June 6, 2023

Bobbys Brane

Bobbys Brane – Business & Tech Blog

Alibaba, JD’s Hong Kong shares rally as Michael Burry takes stakes By Investing.com

2 min read

© Reuters.

By Ambar Warrick

Investing.com — Hong Kong-listed shares of Chinese technology giants Alibaba (HK:) and JD.com (HK:) rallied on Thursday after Michael Burry’s Scion Asset Management fund revealed it had taken positions in the two firms.

Alibaba jumped nearly 4%, while JD.com surged more than 7% in Asian trade, with the latter also ranking as the best performer on Hong Kong’s index. The index jumped over 2% for the day, as gains also spilled over into other major technology stocks.

Scion Asset Management’s latest 13F filing, released this week, that the fund had bought 50,000 shares of Alibaba (NYSE:) worth $4.4 million, and had also opened a $4.2 million position in JD.com (NASDAQ:) in the fourth quarter of 2022.

Burry had famously shorted the 2008 subprime mortgage crisis, and was portrayed by actor Christian Bale in the 2015 film The Big Short, which depicted the events leading up to the crisis.

The positions in the two Chinese technology giants likely reflect optimism over a Chinese economic reopening, after the country began scaling back its strict zero-COVID policy in December.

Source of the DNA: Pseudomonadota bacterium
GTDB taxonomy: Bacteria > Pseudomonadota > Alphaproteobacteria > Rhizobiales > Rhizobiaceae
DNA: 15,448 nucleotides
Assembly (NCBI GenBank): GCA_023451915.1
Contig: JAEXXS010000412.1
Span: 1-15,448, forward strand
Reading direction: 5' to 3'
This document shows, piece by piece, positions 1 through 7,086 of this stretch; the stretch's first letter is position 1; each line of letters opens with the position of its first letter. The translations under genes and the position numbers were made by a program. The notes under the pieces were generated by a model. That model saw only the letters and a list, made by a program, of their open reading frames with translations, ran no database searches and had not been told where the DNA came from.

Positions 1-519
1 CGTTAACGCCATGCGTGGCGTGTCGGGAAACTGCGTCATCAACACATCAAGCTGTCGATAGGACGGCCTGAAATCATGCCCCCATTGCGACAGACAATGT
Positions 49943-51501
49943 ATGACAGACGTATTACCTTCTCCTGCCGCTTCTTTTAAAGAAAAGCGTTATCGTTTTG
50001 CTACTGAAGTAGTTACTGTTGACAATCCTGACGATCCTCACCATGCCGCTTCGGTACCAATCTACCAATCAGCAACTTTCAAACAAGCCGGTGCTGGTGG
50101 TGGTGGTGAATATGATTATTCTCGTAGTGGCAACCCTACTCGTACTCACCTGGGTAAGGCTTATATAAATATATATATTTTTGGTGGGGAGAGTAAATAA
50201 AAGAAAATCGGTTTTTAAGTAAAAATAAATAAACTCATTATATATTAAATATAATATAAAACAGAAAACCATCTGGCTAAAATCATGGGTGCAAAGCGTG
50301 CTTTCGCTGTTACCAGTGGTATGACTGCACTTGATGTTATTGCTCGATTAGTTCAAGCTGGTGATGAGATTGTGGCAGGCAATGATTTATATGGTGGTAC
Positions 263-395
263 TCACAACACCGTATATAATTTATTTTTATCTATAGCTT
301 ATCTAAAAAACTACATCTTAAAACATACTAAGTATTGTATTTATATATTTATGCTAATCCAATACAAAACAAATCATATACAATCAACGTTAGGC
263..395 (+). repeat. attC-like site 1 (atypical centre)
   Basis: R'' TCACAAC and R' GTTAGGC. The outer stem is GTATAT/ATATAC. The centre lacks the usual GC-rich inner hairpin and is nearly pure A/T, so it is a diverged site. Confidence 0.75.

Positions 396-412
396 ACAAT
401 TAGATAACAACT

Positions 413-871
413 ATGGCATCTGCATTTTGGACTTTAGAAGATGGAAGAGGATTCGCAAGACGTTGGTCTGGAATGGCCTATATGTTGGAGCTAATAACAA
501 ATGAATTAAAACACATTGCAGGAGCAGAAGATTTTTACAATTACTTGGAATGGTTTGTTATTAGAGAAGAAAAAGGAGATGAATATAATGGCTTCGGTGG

The country had also softened its harsh rhetoric against its internet giants by recently scrapping investigations into alleged antitrust activities. A government crackdown on China’s tech giants had triggered steep drops in valuations over the past three years.

This saw Chinese tech stocks trading at multi-year lows, which analysts had pointed out made them ripe for bargain buying. China’s reopening likely acted as a trigger for such an event, with the Hang Seng index up about 45% from lows hit in October.

Alibaba is up 30% in the past two months, while JD is trading down 0.7%.

Still, recent economic data has painted a somewhat middling picture of a Chinese recovery. While the saw a sharp rebound in activity, China’s is still struggling from COVID-related headwinds.

also failed to pick up in January, with consumer spending remaining dull despite the week-long Lunar New Year holiday.

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